Becoming a Greener Machine

With the climate crisis now at the forefront of student-activist concern, the initiative to encourage sustainable practices has thankfully become more popular among college campuses — but we are not yet in the clear.

On Wednesday evening, A.S. voted on the UCSD Student Sustainability Collective’s proposal to divest coal-mining companies from UCSD funds. According to www.wearepowershift.org (the official website of one of the nation’s leading campaign groups for sustainable practices in Universities), students should pressure their colleges to cut financial ties with the coal industry in an attempt to diminish coal’s influence and financial power and to curb its damaging pollution. In this spirit, the SSC also proposed that UCSD reinvest these funds in eco-friendly, sustainable energy companies such as those in the wind or solar power businesses.

It was imperative that the divestment pass for a number of reasons. According to Power Shift, there are 21,000 deaths and 24,000 hospitalizations each year in the U.S. that can be attributed to the ecological effects of burning coal. Mining and burning coal also damages the environment, as coal is the largest U.S. contributor to worldwide greenhouse gas pollution. What’s more, investing in coal is not economically sound. More than half of the coal plants in the U.S. are either in need of costly repairs or becoming old and inefficient in competition with increased long-term sustainable energy solutions.

But while this is an important step for UCSD, and divesting fossil fuel companies is certainly a positive goal, we can take more concrete steps as a campus to reduce our carbon footprint locally.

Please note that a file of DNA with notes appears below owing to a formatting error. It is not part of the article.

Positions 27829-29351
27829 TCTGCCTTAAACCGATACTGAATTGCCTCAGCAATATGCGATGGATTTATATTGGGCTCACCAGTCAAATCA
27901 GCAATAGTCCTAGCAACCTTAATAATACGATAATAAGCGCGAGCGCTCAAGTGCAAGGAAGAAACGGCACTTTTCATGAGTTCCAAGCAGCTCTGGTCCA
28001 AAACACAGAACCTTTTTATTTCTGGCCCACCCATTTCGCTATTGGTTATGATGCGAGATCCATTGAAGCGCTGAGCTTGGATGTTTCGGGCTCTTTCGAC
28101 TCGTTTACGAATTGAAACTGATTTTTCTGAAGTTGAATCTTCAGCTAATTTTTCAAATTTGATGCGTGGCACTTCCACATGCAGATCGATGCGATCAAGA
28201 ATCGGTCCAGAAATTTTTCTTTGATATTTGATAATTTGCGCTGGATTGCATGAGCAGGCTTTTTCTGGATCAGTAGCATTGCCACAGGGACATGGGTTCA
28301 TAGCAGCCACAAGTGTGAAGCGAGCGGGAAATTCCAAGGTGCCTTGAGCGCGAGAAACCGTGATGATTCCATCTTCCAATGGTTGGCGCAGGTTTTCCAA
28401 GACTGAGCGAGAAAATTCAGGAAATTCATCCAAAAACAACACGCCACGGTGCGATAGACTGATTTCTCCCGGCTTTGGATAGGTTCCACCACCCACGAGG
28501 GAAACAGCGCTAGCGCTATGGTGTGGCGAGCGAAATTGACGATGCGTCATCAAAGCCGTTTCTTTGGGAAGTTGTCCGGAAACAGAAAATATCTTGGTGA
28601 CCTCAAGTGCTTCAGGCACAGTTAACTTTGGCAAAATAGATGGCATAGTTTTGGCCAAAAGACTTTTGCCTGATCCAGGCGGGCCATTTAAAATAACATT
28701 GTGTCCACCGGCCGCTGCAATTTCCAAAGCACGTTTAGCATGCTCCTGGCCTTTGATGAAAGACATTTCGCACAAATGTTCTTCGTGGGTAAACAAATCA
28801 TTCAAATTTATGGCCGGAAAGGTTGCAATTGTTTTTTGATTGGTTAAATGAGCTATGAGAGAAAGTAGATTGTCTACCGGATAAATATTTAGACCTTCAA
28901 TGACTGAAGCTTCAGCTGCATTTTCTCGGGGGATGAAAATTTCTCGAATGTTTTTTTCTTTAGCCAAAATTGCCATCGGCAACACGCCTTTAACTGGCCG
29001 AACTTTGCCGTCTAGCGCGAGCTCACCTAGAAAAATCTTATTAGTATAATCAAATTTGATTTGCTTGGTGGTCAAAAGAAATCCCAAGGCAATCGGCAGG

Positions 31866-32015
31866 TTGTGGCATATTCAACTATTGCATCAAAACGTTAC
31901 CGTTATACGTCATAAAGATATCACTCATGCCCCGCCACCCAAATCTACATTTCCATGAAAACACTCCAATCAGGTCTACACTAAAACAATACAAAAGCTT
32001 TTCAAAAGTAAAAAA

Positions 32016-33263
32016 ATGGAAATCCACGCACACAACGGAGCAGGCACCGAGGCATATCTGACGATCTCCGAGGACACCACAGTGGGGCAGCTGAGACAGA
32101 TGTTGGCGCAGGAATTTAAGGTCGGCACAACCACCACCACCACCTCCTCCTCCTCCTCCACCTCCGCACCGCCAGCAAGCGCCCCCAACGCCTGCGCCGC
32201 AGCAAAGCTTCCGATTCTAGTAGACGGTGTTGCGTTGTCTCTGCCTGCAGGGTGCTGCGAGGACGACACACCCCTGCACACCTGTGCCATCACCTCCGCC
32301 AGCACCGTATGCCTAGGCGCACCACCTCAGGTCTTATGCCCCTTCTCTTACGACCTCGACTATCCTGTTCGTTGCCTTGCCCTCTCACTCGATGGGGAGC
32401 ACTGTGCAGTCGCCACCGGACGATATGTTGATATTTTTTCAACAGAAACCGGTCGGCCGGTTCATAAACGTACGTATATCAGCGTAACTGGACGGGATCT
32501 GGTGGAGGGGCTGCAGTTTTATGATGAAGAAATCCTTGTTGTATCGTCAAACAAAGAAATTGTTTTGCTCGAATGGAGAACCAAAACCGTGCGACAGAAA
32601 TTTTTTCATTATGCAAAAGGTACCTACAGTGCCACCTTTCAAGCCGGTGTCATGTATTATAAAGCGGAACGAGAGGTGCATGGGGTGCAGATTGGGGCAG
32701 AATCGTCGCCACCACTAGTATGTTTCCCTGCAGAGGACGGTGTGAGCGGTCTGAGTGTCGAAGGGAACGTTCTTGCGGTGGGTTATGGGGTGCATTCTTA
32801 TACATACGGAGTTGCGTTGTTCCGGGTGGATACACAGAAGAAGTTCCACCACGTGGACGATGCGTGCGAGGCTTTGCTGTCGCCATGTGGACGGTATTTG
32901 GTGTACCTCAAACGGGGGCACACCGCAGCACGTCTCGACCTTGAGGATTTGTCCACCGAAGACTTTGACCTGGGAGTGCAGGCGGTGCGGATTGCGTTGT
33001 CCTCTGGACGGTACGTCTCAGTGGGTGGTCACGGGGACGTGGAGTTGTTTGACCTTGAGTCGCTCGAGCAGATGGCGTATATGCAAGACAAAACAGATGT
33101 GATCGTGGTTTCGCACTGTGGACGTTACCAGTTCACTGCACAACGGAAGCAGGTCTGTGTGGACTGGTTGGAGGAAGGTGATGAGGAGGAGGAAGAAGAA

Parking on campus is a nightmare, and the shuttle system is bleeding financially. What better reason could you have to ride your bike to school? But alas, aside from a lack of motivation and the undeniable fact that UCSD is built upon one giant hill, many students who can ride their bikes to school don’t simply because UCSD offers very few accommodations for the commuting cyclist.

Unlike UC Davis and UC Santa Barbara (both of which offer campus-wide cycling roads complete with lanes, roundabouts and plenty of bike parking), UCSD has no designated bike paths. The only way into campus on a bike is up the steep and congested entrance at Via La Jolla or the equally cramped bike lane-less Voigt. More accommodations for cyclists could significantly reduce the amount of carbon emissions on campus, while dually encouraging a healthy form of exercise and transportation for student commuters.

If biking to school isn’t a feasible option for some, car sharing is another simple way that students can take responsibility for preserving the environment. Organizing carpools to and from campus is an extremely effective way to cut down on carbon emissions as well as gas prices (and make some new UCSD friends).

The car rental company Zipcar is also a fantastic alternative. Renters are given a “zipcard” which they use to unlock a rental car parked conveniently on campus. The payment and reservation process is relatively cheap and can take place entirely on a smartphone. Zipcar even offers discount rates for UCSD students. According to Zipcar’s website, each zipcar takes approximately 20 personal vehicles off the road, and each renter saves an average of 219 gallons of gas per year. Visit www.zipcar.com for more information.

Saving the planet will ultimately come down to individual responsibility. At UCSD, we’re lucky to have on-campus organizations like the SSC that are willing to lobby for environmentally friendly practices such as divesting coal companies of UC money, but there’s a lot the individual student can do to contribute. UCSD has often been rated one of the most economically sustainable campuses in the country, so let’s live up to that reputation by also being one of the most ecologically sustainable.